Behavioral Ecology Using the Model Food choice 1 is scarce, but is highly profitable, meaning it will yield a high amount of energy with a low handling time. E/h for food 1 is therefore quite high. However, because we are trying to maximize both E/h and E/t, we must also take into account the time it takes to find the very scarce food choice 1. Food choice 2 is abundant, but less profitable than food 1. E/h for food source 2 is not very high, but it takes much less effort and time for the animal to find food choice 2. The model assumes the animal is holding food 2, meaning that there is no search time involved for food choice 2 since the animal has already found it. The animal stands over the food and must debate whether to eat it: is the immediate consumption of food choice 2 a better action than moving on and looking for some of that fine food choice 1? We can put this debate into mathematical terms: If E2/h2 > E1/(s1 + h1) then the animal should eat food 2.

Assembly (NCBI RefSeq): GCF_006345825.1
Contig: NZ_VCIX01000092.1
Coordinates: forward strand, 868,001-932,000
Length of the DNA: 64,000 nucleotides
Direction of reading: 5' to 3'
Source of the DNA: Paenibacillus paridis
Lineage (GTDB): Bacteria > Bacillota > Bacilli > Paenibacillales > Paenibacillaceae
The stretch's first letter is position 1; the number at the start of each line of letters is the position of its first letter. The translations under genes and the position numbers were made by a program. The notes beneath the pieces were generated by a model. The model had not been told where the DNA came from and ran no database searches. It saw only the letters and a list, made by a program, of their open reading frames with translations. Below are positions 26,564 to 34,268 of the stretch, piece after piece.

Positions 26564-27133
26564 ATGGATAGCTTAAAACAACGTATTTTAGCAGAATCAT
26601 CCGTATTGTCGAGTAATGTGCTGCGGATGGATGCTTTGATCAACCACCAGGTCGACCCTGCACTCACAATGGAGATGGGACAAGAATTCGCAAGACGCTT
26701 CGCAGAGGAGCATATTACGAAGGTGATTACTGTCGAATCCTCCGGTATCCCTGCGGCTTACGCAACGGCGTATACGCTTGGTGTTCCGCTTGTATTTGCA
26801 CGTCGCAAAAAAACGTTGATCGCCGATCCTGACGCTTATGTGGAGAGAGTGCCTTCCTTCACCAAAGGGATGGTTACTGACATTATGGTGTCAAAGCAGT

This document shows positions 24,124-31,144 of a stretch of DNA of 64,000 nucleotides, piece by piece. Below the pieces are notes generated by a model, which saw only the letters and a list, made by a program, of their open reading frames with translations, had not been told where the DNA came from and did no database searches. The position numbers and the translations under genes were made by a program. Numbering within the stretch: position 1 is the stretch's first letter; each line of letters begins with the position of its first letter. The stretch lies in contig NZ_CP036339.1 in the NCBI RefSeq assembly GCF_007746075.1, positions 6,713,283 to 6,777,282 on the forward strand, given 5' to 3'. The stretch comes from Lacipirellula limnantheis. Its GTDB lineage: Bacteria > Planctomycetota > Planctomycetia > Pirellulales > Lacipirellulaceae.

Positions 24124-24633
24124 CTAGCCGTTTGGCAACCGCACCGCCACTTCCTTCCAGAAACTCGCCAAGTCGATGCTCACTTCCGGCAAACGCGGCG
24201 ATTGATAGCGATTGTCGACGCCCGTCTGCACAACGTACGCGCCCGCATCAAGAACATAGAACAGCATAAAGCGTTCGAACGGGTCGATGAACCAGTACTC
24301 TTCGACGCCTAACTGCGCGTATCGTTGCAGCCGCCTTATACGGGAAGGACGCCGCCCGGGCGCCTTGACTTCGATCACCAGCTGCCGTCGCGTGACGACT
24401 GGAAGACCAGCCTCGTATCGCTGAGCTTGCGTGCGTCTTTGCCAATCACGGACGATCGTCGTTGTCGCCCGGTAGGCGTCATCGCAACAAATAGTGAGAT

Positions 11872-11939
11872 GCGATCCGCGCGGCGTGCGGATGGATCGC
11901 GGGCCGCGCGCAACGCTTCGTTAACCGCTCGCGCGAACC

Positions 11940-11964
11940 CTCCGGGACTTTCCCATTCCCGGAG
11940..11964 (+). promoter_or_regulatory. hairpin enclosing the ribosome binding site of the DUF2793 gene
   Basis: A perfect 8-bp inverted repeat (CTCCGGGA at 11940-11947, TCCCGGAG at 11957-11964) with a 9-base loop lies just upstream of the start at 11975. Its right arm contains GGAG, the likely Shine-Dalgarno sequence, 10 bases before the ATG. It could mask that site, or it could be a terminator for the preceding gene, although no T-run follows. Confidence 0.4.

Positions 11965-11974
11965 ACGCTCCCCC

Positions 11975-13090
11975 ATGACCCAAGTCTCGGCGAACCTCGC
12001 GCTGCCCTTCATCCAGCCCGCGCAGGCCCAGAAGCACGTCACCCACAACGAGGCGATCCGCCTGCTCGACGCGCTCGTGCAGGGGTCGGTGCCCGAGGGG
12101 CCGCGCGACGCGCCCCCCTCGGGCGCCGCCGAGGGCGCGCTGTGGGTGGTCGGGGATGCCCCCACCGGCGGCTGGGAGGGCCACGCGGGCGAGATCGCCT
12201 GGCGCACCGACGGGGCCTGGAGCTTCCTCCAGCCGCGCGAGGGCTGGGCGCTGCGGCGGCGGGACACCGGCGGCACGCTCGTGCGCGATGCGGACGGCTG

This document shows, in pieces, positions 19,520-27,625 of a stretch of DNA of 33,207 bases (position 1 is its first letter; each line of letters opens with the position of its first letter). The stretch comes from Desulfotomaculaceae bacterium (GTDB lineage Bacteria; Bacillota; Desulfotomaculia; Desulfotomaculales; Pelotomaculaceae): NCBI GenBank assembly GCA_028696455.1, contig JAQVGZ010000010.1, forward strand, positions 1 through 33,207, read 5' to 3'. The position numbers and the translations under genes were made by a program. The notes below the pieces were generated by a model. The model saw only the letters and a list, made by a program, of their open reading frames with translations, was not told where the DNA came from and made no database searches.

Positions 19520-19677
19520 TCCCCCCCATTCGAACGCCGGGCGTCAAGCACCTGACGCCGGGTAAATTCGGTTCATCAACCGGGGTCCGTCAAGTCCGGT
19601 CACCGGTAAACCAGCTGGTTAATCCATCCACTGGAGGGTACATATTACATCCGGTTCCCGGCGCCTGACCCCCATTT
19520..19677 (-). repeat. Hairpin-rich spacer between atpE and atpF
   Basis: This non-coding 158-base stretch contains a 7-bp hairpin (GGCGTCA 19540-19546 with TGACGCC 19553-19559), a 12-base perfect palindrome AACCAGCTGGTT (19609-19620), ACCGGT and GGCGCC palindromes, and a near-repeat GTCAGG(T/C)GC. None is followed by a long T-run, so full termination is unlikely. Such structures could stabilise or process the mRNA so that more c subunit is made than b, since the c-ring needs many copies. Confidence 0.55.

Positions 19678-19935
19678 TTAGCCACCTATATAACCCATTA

This is the end of the preview. Sign up
access the rest of the document.
This note was uploaded on 01/27/2012 for the course BIOLOGY BSC1005 taught by Professor Rodriguez during the Winter '09 term at Broward College.